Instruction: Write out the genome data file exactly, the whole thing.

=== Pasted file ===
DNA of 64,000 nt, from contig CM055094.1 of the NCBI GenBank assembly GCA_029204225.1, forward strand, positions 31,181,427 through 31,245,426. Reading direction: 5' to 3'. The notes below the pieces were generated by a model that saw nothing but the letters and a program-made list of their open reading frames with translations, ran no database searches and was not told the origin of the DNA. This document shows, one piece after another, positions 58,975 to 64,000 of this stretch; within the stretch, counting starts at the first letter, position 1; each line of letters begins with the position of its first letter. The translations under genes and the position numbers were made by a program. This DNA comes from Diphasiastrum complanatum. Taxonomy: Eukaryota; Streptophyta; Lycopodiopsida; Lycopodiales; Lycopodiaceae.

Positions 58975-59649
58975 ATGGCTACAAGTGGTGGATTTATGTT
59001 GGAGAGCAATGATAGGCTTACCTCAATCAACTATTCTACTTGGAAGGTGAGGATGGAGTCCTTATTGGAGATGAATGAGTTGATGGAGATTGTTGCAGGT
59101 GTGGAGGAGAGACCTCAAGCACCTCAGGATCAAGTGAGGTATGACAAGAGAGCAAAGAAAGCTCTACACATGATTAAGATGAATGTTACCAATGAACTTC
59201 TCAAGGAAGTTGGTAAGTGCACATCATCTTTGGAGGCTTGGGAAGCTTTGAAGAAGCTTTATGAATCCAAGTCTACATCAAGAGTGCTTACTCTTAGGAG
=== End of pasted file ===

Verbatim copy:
DNA of 64,000 nt, from contig CM055094.1 of the NCBI GenBank assembly GCA_029204225.1, forward strand, positions 31,181,427 through 31,245,426. Reading direction: 5' to 3'. The notes below the pieces were generated by a model that saw nothing but the letters and a program-made list of their open reading frames with translations, ran no database searches and was not told the origin of the DNA. This document shows, one piece after another, positions 58,975 to 64,000 of this stretch; within the stretch, counting starts at the first letter, position 1; each line of letters begins with the position of its first letter. The translations under genes and the position numbers were made by a program. This DNA comes from Diphasiastrum complanatum. Taxonomy: Eukaryota; Streptophyta; Lycopodiopsida; Lycopodiales; Lycopodiaceae.

Positions 58975-59649
58975 ATGGCTACAAGTGGTGGATTTATGTT
59001 GGAGAGCAATGATAGGCTTACCTCAATCAACTATTCTACTTGGAAGGTGAGGATGGAGTCCTTATTGGAGATGAATGAGTTGATGGAGATTGTTGCAGGT
59101 GTGGAGGAGAGACCTCAAGCACCTCAGGATCAAGTGAGGTATGACAAGAGAGCAAAGAAAGCTCTACACATGATTAAGATGAATGTTACCAATGAACTTC
59201 TCAAGGAAGTTGGTAAGTGCACATCATCTTTGGAGGCTTGGGAAGCTTTGAAGAAGCTTTATGAATCCAAGTCTACATCAAGAGTGCTTACTCTTAGGAG